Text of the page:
So, the writing. The writing keeps me sane. The writing keeps me in shape for more word-pushing at work. It gives me an outlet that involves pushing buttons, but not for the same purpose as video games (I play a fair number of adventure/RPG-ish games, and I’m sure that I’m experiencing nothing different than what uncounted thousands have experienced before/after me). This is me, as distilled as I am able. I’m a poor storyteller, and am notably lacking in composition skills. The intended subject invariably is missed; I started this entry as an introduction to the acknowledgment page of my thesis, but it’s grown beyond that into a tumor-laden parody of prose.

I believe we’re all different, J-, and I can’t begin to imagine your experiences in life (although, oddly, we seem to be on parallel paths — Eastern Washington, Bay Area, East Coast, Southern California). I don’t know if you’re now the same J- that surfaces when I write. I believe you are. I believe you deserve happiness on a scale as great as mine. I believe what you believed — me, us. So many changes over the last fourteen years and I haven’t changed the depth of my jealousy and greed — I want it all, I want nothing for anyone else. One of the smartest things I think Mrs. Nyman ever said was that one person in the class was an extraordinary writer without saying who; it gives us hope that we’re it. I still have a vicious competitive streak in me — even though we’re all supposed to be learning the same things at work, I jealously hoard the nuggets of wisdom passed on to me, either so that I can feel good about repeating them later, or to make myself indispensable. theVet says I often slip into lecture, but for folks who enjoy reading the encyclopedia, how can you not?

Sometimes I feel as broad as the ocean and as deep as the puddle that fooled our neighbor ducks in Davis. We used to live in a duplex next to the railroad tracks. Every spring, enough rain would fall that the ditch next to the tracks would fill — and a mated pair of ducks would invariably nest there. I’m not enough of an expert to tell if they were the same pair (likely), but the puddle would dry by June and the ducks would head for wetter digs. I can’t seem to finish anything lately.

I haven’t forgotten anything, J-. I remember watching you sleep at Gonzaga, head down on my coat. I remember what you said when I told you I was getting married. I remember believing it, too. Some days I still do, and of all the unfinished business in my life (what happened to the model BMW M6 that I hid under my bed, only 25% complete, after my parents moved out of Cheney?) I never thought anything else was more important. Maybe it was just a throwaway comment, maybe it was goodbye in a way I didn’t understand (it’s been difficult to keep track of where I am — you know that Michael Lius seem to be a dime-a-dozen, but J-‘s have always been easy to spot with google — and we haven’t said a word since then), but selfishly, again, I want to know that you’re happy, knowing that I can then say we did okay. We left it unresolved, J-, and I never told you how wonderful theVet is aside from saying what a strong person she is.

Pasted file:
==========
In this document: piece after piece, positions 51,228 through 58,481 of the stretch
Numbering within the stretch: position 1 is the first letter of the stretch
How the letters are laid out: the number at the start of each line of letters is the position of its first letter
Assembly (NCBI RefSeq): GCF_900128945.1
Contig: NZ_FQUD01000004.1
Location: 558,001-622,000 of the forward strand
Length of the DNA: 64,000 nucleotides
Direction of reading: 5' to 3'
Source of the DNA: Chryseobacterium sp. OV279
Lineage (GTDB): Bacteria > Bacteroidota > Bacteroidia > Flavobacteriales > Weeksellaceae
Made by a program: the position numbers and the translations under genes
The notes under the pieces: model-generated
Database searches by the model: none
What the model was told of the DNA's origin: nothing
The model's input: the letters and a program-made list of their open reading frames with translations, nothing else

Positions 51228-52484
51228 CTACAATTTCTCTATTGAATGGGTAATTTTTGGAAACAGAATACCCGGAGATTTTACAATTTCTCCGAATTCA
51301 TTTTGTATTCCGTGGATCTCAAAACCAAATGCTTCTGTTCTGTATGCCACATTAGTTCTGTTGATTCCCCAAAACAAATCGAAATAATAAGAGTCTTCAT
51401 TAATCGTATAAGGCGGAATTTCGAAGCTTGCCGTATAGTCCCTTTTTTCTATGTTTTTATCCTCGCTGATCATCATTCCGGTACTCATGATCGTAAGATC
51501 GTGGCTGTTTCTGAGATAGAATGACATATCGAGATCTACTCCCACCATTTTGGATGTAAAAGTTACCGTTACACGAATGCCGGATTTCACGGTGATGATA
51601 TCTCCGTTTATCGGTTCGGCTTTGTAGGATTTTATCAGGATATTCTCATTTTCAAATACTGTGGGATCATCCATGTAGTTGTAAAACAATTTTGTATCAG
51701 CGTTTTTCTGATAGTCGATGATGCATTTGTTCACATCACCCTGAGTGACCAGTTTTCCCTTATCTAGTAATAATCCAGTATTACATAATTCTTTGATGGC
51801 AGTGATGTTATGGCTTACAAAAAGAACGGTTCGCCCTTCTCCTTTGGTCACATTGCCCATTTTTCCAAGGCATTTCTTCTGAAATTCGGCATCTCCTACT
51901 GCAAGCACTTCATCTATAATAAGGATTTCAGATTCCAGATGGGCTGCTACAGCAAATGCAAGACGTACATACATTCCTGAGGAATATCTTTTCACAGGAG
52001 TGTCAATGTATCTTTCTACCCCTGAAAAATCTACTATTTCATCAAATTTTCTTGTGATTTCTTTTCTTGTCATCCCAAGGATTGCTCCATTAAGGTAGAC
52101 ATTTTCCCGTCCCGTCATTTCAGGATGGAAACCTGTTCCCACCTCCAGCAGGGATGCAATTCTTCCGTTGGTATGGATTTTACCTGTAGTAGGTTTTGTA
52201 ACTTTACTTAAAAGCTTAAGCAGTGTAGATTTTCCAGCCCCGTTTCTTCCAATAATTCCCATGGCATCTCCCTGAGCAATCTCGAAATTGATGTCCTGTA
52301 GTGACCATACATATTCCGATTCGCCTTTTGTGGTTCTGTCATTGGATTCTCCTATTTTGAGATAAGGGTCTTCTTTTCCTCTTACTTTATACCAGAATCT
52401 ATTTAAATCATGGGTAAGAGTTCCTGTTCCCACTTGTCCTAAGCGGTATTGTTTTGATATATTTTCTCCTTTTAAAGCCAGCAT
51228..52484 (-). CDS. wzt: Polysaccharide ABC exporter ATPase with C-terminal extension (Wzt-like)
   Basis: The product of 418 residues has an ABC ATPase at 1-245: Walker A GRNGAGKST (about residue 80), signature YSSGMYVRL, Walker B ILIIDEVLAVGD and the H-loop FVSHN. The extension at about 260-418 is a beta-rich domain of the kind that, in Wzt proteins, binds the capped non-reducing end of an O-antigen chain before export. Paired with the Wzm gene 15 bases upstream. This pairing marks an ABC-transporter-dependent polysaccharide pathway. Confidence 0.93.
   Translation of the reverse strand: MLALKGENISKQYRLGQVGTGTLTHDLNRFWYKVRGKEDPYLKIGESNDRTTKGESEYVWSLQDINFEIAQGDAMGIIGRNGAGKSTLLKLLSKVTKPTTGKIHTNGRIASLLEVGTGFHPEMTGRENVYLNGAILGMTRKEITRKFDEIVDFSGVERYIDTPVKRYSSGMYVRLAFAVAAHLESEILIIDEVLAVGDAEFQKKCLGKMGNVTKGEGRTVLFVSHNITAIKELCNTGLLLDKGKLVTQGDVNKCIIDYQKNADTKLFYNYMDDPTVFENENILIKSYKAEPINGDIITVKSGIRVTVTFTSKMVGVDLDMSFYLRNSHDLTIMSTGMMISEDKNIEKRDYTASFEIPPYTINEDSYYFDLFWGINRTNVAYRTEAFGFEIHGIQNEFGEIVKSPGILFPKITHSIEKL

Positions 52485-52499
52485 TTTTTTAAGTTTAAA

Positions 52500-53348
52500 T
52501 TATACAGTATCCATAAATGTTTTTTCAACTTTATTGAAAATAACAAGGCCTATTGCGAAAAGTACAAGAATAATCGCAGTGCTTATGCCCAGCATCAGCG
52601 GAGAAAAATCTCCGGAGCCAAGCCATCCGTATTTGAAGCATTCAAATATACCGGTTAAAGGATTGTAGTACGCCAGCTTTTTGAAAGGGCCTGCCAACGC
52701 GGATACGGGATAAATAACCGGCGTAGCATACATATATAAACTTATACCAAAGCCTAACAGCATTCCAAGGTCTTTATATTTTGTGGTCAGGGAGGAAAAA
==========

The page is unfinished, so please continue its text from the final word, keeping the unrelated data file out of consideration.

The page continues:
That’s like saying the pope is holy, J-.

We’ve been through a rough year, between having the miscarriage in May, losing my childhood home, and having grampa die. Maybe it’s why I feel a need to reconnect with folks I knew, folks I know. You’re closer to me, J-, than most of my cousins, and we’ve known each other so long I can’t help but think you’re curious about the last ten years, just as much as I am.


Laboratory School (Rat on the Wheel)

5 November 2006

Lab school is a creepy concept. No one should be on display that early.


The first couple of years I went to a Laboratory School. We weren’t given chemistry sets and crystal radios. We were the experiment. I realize this now only in hindsight, as there really was no other reason to have thirty foot (9m) high ceilings than to line the upper half of the walls with one-way glass and set graduate (education majors) students on the observation decks. We would see them, occasionally, behind the glass, and we’d wave to them blithely unaware of ourselves.


Cold Water on Your Back

5 November 2006

I must have really been homesick those two years in Boston. That’s all I can excuse myself for.


All the same, I really enjoyed grade school. You got crayons, glue, pencils, and a notebook in September. You listened to stories after lunch. You wondered what was on top of the roof, over the fire escape, past the fences, behind the bushes, under the slides, inside the teacher’s lounge. I personally had a huge fear of being in the sunlight with the bloodstones present. As my friend described it, it would suck the blood right out of your body, much as lab reports and midterms were to do in a few years.